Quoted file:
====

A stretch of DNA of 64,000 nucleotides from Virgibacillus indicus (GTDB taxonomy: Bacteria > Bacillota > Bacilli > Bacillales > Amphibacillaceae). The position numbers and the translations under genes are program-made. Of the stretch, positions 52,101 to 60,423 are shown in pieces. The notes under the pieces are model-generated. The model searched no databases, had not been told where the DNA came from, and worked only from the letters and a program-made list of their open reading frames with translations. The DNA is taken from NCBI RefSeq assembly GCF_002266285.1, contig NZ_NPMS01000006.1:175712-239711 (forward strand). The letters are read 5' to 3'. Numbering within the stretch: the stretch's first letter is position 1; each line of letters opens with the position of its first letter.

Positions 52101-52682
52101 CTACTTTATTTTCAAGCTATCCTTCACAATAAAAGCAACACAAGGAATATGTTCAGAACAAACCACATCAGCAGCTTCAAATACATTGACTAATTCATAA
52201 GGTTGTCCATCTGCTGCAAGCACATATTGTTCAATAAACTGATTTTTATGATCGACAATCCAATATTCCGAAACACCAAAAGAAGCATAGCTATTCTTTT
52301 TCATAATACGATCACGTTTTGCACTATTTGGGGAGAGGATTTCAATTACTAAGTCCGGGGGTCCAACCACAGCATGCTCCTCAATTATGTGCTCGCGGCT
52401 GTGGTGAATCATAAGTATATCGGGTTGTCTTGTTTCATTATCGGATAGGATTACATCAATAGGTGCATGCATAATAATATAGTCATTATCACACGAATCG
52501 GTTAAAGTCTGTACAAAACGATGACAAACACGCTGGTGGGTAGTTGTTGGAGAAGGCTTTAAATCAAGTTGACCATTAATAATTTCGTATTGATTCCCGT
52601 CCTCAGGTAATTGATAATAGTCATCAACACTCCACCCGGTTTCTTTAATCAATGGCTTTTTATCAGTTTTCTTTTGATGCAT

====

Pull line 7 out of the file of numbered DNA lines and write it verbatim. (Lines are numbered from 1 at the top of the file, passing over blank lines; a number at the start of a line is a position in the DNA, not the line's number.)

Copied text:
52501 GTTAAAGTCTGTACAAAACGATGACAAACACGCTGGTGGGTAGTTGTTGGAGAAGGCTTTAAATCAAGTTGACCATTAATAATTTCGTATTGATTCCCGT